Acupressure is the therapeutic technique of applying pressure, by means of fingers or hands, in a specified way on designated points (acupoints) on the body. By applying pressure to one or more acupoints, practitioners correct imbalances by stimulating or easing energy flow. The acupoint most commonly investigated and accessible is P6, on the anterior surface of the forearm, approximately three finger widths from the wrist crease (Gralla et al., 1999). Acupressure devices deliver pressure that is considered passive. The Sea-Band device, a typical example of a commercial acupressure device, is a band that incorporates a plastic stud that exerts pressure on the P6 acupuncture point. The H7 acupressure point, at the wrist, has been used to treat insomnia. Acupressure has been examined for its effect on CINV, fatigue, pain and sleep disturbances.
Gralla, R.J., Osoba, D., Kris, M.G., Kirkbride, P., Hesketh, P.J., Chinnery, L.W. . . . Pfister, D.G. (1999). Recommendations for the use of antiemetics: Evidence-based, clinical practice guidelines. Journal of Clinical Oncology, 17, 2971–2994.
Effectiveness Not Established
Research Evidence Summaries
Bao, T., Ye, X., Skinner, J., Cao, B., Fisher, J., Nesbit, S., & Grossman, S.A. (2011). The analgesic effect of magnetic acupressure in cancer patients undergoing bone marrow aspiration and biopsy: A randomized, blinded, controlled trial. Journal of Pain and Symptom Management, 41(6), 995–1002.doi: 10.1016/j.jpainsymman.2010.08.012
To compare the analgesic effect of applying magnetic acupressure to the L14 point to that of applying magnetic acupressure to a sham point
Intervention Characteristics/Basic Study Process:
Patients were stratified by the number of prior bone marrow aspiration biopsies (BMABs) and randomized to one of two groups. In the first group, a practitioner delivered acupressure to the L14 acupoint (the dorsum of the first interosseus space of the hand). In the second group, a practitioner delivered acupressure to a sham point (the fourth interosseus space of the hand). Two HACI magnetic acupressure suction cups (HMASCs) were applied to the designated area of both the patient's hands for the duration of the BMAB procedure. The same two HMASCs were used on all study patients. All patients received standard local analgesics as ordered by the BMAB provider. The same BMAB provider and acupressure practitioner were used throughout the study. The patient, BMAB provider, and outcome evaluator were blinded to the location of the acupressure. The patient’s pain intensity was measured at baseline and after the BMAB.
- The sample was composed of 77 patients, 37 in the L14 group and 40 in the sham-point group.
- Mean patient age, in both groups, was 57 years (SD = 12.4 years).
- Of all patients, 61% were male and 39% were female.
- Authors did not cite disease characteristics.
- Of all patients, 82% were Caucasian (authors noted no other races). Of the L14 group, 31% had had more than one BMAB; of the sham-point group, 75% had had more than one BMAB.
- Single site
- Inpatient and outpatient
Locations associated with the Sidney Kimmel Comprehensive Cancer Center, Johns Hopkins University, Baltimore
Phase of Care and Clinical Applications:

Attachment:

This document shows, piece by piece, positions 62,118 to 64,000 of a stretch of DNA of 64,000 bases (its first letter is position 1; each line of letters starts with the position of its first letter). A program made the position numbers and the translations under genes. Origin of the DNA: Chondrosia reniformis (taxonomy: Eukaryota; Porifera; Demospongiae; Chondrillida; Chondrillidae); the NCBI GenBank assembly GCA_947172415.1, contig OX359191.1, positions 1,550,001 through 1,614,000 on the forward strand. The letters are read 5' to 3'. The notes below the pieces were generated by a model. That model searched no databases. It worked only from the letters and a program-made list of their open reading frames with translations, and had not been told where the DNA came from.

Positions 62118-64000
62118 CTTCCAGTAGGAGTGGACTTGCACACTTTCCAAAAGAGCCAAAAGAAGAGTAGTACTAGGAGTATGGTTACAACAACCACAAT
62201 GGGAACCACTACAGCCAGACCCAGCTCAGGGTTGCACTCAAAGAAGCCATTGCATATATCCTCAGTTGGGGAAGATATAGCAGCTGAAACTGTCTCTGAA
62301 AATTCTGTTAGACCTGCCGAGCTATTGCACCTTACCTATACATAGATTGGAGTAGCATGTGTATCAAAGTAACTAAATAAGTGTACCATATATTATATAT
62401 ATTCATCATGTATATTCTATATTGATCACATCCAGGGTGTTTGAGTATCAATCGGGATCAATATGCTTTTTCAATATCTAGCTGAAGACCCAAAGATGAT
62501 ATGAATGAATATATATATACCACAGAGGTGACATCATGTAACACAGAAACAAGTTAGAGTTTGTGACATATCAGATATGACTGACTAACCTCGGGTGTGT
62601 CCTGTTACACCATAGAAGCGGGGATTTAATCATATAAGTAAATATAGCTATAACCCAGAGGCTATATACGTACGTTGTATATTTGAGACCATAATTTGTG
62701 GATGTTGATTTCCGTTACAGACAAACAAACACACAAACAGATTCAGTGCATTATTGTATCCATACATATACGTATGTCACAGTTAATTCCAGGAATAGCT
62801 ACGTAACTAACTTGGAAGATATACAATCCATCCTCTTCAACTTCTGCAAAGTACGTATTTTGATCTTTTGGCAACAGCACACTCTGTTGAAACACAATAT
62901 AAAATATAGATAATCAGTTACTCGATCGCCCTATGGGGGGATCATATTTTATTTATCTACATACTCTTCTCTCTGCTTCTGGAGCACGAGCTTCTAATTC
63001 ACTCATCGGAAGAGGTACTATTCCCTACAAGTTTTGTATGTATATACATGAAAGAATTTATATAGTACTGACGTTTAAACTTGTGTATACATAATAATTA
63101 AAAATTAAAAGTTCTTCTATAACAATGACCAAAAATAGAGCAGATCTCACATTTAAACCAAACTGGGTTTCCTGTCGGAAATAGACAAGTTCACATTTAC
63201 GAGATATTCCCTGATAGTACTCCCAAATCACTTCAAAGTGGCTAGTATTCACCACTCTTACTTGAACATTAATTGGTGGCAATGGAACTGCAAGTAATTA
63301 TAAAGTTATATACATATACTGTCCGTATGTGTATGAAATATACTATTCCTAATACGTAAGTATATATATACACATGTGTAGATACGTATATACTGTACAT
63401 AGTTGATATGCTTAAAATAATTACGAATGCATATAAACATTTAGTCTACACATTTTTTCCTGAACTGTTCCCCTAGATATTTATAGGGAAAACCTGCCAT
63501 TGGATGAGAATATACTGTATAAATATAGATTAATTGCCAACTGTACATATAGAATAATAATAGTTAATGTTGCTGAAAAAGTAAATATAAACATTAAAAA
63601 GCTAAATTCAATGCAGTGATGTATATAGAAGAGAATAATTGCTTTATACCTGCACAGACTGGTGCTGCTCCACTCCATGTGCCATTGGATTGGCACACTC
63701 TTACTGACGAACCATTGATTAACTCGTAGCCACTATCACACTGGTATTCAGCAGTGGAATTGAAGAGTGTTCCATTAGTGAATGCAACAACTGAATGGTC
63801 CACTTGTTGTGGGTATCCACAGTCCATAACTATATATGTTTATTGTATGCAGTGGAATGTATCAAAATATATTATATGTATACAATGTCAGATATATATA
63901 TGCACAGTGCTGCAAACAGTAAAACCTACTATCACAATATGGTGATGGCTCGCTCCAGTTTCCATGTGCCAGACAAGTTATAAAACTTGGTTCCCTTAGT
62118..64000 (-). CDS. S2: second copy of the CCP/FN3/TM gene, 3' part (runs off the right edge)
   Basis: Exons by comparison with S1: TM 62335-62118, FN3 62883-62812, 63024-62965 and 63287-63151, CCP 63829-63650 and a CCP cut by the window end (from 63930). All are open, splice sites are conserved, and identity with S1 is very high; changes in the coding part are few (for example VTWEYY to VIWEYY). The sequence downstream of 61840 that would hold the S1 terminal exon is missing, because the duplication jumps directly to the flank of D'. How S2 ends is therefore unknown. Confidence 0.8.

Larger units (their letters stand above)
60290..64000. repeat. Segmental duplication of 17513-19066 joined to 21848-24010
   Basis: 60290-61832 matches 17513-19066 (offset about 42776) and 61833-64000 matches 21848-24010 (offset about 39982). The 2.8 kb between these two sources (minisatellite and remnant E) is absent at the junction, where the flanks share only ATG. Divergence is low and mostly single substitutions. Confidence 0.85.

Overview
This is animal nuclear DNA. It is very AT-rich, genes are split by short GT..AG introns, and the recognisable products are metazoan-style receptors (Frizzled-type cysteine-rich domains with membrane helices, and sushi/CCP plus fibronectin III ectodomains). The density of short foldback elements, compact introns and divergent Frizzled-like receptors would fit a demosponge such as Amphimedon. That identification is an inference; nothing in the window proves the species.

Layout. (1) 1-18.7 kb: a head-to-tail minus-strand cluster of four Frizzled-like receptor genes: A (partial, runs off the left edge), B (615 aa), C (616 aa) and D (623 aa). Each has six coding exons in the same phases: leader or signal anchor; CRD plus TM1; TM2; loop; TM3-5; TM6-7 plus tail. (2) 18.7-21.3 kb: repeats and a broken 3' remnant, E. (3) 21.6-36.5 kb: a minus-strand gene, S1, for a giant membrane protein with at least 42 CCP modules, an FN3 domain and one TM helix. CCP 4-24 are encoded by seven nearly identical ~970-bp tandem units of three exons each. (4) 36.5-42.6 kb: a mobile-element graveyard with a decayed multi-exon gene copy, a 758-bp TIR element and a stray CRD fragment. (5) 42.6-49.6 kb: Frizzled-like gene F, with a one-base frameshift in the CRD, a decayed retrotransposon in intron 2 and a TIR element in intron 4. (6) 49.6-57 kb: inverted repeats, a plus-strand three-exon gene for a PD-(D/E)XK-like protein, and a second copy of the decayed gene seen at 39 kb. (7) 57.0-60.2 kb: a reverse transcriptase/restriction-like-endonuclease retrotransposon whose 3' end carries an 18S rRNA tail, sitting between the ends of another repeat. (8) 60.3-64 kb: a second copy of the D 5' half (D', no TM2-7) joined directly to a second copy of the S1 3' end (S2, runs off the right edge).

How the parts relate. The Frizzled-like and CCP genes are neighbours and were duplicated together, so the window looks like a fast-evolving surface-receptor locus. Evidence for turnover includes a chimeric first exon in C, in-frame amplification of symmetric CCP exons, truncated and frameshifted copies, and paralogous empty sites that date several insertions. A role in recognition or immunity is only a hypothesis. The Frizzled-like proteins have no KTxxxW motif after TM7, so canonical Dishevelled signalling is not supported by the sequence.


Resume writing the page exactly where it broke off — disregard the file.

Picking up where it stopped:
Multiple phases of care
Single-center randomized single-blind clinical trial
- Visual analog scale (VAS) of 11 points, to measure baseline pain score and score post-BMAB (The patient was asked to rank the worst pain experienced during BMAB.)
- Measures of the use of analgesic or anxiolytic medications in the 12 hours preceding the BMAB (Data were gathered by means of questioning patients.)
- Post-BMAB data reflecting patients' opinions about the effectiveness of the acupressure in pain relief
- Measures of acupressure side effects
Authors noted no significant difference in median pain scores between the patients treated at the L14 site versus the sham site (3.0 versus 3.0, p = 0.08, Mann-Whitney test). Eight patients (20%) in the sham-site group experienced severe pain. One patient (2.7%) in the L14 group experienced severe pain (p = 0.03, two-tailed Fisher’s exact test). The unadjusted risk of patients experiencing severe pain in the sham-site group was nine times higher (95% CI 1.07–75.9, p = 0.04). After accounting for age, number of prior BMABs, baseline pain scores, and the number of times the cup fell during the procedure, patients in the sham-site group were more likely to experience severe pain than were those in the L14 group (risk ratio 9.3; 95% CI 1.01–85.6; p = 0.049). The acupressure point was the only statistically significant factor associated with BMAB-related pain.
Magnetic acupressure delivered at L14 may reduce the number of patients who experience severe pain during BMAB.
- The study had a small sample, with fewer than 100 participants.
- Generalizability of findings is limited because data were collected at only one study site and by only one BMAB operator and because one acupressure practitioner delivered the study procedure. In addition, pain was measured after the procedure rather than during the procedure. When this measurement occurred is unclear.
The combination of magnetic acupressure at the L14 site and local anesthetics may reduce severe pain during BMAB. Acupressure is inexpensive, and it requires minimal training to deliver.